ECMO – Extracorporeal membrane oxygenation – has been in use for the past four decades to support persons who are unlikely to survive with mechanical ventilation. ECMO is used in both adult and pediatric practice, though in the initial years, use of ECMO was restricted to pediatric intensive care. The enthusiasm for use of ECMO in adults have been triggered by the beneficial effect noted during the last H1N1 influenza pandemic . In contrast from cardiopulmonary bypass which is used for a short period during cardiac surgery, ECMO is used to support for a long period, usually three to ten days, mostly in medical management outside the operation theatre, in the intensive care unit. While cardiopulmonary bypass allows cardiac surgery in the arrested heart, ECMO allows the heart and lung function to recover during an illness which has caused cardiopulmonary compromise.
Types of ECMO
ECMO circuits are of two types: Veno-arterial (VA-ECMO) and veno-venous (VV-ECMO) .
In veno-arterial ECMO, deoxygenated blood is drained from the femoral vein and oxygenated blood is delivered through a cannula introduced into the femoral artery. Veno-arterial ECMO supports both respiration and circulation.
Veno-venous ECMO involves drainage of deoxygenated blood from the femoral vein and delivery of oxygenated blood into the jugular vein. Veno-venous ECMO provides only respiratory support.
Central venoarterial ECMO by draining deoxygenated blood from the right atrium and delivery of oxygenated blood into the aorta is also rarely considered when the chest has already been opened and set up for cardiopulmonary bypass. Peripheral veno arterial ECMOreduces the left ventricular preload, but delivery of blood into the femoral artery can increase the ventricular wall tension. This problem is not seen in central venoarterial ECMO .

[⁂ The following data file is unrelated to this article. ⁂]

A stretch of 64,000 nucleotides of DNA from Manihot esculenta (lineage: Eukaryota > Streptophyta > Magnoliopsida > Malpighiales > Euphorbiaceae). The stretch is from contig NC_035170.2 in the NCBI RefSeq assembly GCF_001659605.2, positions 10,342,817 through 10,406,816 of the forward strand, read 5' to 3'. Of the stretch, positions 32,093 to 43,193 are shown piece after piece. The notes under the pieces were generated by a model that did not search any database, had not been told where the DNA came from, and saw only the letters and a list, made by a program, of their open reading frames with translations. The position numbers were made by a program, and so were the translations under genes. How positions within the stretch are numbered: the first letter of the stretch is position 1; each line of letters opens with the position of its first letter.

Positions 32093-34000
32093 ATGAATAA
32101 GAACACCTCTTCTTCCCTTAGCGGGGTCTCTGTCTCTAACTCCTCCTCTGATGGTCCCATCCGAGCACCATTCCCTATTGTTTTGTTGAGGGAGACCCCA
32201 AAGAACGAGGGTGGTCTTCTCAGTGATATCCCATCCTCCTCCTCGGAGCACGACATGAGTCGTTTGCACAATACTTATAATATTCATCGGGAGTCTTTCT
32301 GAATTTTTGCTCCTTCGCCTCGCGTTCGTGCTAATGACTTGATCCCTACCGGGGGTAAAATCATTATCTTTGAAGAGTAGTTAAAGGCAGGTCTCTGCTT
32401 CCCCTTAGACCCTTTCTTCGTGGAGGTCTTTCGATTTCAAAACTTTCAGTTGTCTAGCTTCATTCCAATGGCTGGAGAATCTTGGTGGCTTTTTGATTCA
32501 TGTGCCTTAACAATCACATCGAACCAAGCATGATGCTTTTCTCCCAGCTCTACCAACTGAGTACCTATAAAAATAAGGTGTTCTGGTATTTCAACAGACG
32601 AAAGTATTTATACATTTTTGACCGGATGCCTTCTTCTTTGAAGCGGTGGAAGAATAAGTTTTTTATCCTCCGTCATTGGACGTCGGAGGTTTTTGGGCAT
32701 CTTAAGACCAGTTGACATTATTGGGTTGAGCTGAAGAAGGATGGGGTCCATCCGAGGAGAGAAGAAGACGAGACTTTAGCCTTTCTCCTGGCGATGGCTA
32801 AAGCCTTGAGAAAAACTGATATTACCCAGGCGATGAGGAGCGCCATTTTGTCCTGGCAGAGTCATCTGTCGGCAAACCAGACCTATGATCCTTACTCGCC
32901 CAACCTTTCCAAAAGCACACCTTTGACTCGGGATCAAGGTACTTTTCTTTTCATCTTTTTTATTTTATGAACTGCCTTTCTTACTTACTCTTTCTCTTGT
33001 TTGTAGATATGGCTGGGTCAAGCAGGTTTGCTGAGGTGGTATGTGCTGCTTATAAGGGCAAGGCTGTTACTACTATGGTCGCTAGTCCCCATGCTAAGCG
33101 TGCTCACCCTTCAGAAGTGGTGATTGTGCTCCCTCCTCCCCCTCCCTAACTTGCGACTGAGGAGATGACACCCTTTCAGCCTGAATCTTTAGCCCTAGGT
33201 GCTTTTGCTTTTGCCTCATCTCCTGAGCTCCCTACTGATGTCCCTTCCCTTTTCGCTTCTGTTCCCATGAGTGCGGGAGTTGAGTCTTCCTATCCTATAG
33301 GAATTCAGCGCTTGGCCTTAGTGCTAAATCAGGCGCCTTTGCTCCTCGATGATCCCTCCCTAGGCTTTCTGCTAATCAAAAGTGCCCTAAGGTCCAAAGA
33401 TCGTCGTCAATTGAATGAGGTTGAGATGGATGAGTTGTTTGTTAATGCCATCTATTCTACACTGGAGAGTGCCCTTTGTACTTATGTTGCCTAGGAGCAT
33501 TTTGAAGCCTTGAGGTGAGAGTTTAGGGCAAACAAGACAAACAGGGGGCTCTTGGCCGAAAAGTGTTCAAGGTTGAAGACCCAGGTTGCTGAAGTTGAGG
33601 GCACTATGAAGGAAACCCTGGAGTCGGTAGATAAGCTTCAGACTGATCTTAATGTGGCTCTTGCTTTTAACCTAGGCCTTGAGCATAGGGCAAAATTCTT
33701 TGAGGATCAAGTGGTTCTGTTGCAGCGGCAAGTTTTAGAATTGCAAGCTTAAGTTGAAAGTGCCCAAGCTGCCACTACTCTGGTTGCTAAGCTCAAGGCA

Extracorporeal Life Support Organization (ELSO) Registry Report 2012 documented that nearly 51,000 individuals had received extracorporeal life support. Half of them were for neonatal respiratory failure and overall survival to discharge or transfer was 75%. In this registry there were about 13,000 patient treated for cardiac support and documented 40-50% survival rates in different age groups .
ELSO Registry report 2016 had data on78,397 ECLS patients with 58% survival to hospital discharge .
The 2017 guidelines for management of ST elevation myocardial infarction from the European Society of Cardiology gives a Class IIb recommendation for the use of ECMO in the management of refractory cardiogenic shock .
ECMO can also be used as a bridge to ventricular assist devices or cardiac transplantation. Earlier initiation of ECMO is now being considered as prolonged use of mechanical high pressure ventilation and high dose inotropic support leads to multiorgan failure and reduces the chance of improvement with ECMO. ECMO gives a chance for considering other treatment options by maintaining circulation and respiration.
Potential complications of ECMO
Potential complications of ECMO include bleeding, thromboembolism, difficulty in access and access site complications and infection. Initiation after long periods of mechanical ventilation and the presence of multiorgan failure increases the chance of complications. Use of ECMO during cardiac arrest has been associated with cerebral hemorrhage.
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Punjabi PP et al. The science and practice of cardiopulmonary bypass: From cross circulation to ECMO and SIRS. Glob Cardiol Sci Pract. 2013;2013:249-60.
Khan MH et al. Mechanical circulatory support in acute cardiogenic shock. F1000Prime Rep. 2014;6:91.